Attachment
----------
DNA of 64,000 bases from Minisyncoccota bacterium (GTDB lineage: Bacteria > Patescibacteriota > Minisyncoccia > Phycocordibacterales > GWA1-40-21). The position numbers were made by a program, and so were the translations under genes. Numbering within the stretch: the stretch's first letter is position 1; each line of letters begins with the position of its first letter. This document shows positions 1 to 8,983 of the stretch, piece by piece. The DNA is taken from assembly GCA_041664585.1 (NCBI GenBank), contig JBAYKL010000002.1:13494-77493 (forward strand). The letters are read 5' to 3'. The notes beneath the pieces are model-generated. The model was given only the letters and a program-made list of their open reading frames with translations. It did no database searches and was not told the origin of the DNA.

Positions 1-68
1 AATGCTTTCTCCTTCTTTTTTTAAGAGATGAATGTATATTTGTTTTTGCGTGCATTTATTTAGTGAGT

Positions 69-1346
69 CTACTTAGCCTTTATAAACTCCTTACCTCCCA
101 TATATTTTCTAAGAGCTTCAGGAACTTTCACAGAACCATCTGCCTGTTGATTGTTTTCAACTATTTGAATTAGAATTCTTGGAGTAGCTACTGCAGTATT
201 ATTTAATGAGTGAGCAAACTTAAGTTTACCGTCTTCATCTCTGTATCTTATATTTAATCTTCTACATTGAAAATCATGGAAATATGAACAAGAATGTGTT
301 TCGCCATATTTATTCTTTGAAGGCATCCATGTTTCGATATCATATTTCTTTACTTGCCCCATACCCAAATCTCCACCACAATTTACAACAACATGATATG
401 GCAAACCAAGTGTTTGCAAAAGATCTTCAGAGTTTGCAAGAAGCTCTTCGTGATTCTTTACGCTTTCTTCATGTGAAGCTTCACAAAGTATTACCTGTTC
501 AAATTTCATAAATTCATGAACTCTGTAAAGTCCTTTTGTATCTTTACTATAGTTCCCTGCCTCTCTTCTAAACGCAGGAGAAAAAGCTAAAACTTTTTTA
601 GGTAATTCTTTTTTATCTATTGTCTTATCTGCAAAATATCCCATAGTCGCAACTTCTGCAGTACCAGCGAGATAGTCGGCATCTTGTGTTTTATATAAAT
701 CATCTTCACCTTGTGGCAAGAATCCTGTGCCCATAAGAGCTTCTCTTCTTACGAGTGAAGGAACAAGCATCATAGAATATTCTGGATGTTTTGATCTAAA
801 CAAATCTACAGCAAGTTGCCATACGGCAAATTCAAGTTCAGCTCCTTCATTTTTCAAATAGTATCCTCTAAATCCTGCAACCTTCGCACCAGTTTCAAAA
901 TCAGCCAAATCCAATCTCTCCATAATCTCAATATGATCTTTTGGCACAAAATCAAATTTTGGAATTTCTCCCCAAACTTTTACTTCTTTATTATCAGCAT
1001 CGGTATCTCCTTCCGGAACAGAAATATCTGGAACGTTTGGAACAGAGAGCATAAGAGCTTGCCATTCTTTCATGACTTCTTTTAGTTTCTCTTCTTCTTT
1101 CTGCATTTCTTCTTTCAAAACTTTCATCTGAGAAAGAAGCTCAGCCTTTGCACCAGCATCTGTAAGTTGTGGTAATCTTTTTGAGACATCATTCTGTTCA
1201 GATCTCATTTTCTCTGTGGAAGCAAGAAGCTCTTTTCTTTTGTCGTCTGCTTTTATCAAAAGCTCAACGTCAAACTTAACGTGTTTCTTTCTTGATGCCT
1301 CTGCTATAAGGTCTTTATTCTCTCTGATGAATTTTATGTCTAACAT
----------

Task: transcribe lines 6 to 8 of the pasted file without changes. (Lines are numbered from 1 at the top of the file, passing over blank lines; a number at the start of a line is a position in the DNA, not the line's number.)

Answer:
101 TATATTTTCTAAGAGCTTCAGGAACTTTCACAGAACCATCTGCCTGTTGATTGTTTTCAACTATTTGAATTAGAATTCTTGGAGTAGCTACTGCAGTATT
201 ATTTAATGAGTGAGCAAACTTAAGTTTACCGTCTTCATCTCTGTATCTTATATTTAATCTTCTACATTGAAAATCATGGAAATATGAACAAGAATGTGTT
301 TCGCCATATTTATTCTTTGAAGGCATCCATGTTTCGATATCATATTTCTTTACTTGCCCCATACCCAAATCTCCACCACAATTTACAACAACATGATATG